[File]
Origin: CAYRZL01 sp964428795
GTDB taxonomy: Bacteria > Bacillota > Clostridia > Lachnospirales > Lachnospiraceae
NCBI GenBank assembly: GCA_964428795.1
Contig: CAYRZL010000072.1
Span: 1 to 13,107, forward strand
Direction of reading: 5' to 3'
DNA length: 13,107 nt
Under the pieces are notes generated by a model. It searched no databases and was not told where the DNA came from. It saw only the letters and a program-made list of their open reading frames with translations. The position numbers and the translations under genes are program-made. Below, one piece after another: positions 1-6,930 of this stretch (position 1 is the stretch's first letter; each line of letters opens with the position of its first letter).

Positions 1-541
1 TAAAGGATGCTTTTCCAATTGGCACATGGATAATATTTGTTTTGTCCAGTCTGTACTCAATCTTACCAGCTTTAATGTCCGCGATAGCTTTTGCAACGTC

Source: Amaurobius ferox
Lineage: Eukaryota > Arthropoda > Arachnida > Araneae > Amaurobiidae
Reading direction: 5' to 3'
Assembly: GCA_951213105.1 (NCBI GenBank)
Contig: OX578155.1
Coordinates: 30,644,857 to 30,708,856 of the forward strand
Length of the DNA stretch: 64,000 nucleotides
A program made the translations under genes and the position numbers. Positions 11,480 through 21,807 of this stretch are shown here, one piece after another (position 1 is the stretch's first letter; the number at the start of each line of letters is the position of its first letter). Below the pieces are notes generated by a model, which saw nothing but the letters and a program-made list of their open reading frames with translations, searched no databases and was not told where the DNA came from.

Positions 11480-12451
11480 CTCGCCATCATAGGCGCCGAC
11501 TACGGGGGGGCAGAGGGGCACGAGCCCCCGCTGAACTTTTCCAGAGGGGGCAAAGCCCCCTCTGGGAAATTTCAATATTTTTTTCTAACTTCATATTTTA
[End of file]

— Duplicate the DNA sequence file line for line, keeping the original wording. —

Origin: CAYRZL01 sp964428795
GTDB taxonomy: Bacteria > Bacillota > Clostridia > Lachnospirales > Lachnospiraceae
NCBI GenBank assembly: GCA_964428795.1
Contig: CAYRZL010000072.1
Span: 1 to 13,107, forward strand
Direction of reading: 5' to 3'
DNA length: 13,107 nt
Under the pieces are notes generated by a model. It searched no databases and was not told where the DNA came from. It saw only the letters and a program-made list of their open reading frames with translations. The position numbers and the translations under genes are program-made. Below, one piece after another: positions 1-6,930 of this stretch (position 1 is the stretch's first letter; each line of letters opens with the position of its first letter).

Positions 1-541
1 TAAAGGATGCTTTTCCAATTGGCACATGGATAATATTTGTTTTGTCCAGTCTGTACTCAATCTTACCAGCTTTAATGTCCGCGATAGCTTTTGCAACGTC

Source: Amaurobius ferox
Lineage: Eukaryota > Arthropoda > Arachnida > Araneae > Amaurobiidae
Reading direction: 5' to 3'
Assembly: GCA_951213105.1 (NCBI GenBank)
Contig: OX578155.1
Coordinates: 30,644,857 to 30,708,856 of the forward strand
Length of the DNA stretch: 64,000 nucleotides
A program made the translations under genes and the position numbers. Positions 11,480 through 21,807 of this stretch are shown here, one piece after another (position 1 is the stretch's first letter; the number at the start of each line of letters is the position of its first letter). Below the pieces are notes generated by a model, which saw nothing but the letters and a program-made list of their open reading frames with translations, searched no databases and was not told where the DNA came from.

Positions 11480-12451
11480 CTCGCCATCATAGGCGCCGAC
11501 TACGGGGGGGCAGAGGGGCACGAGCCCCCGCTGAACTTTTCCAGAGGGGGCAAAGCCCCCTCTGGGAAATTTCAATATTTTTTTCTAACTTCATATTTTA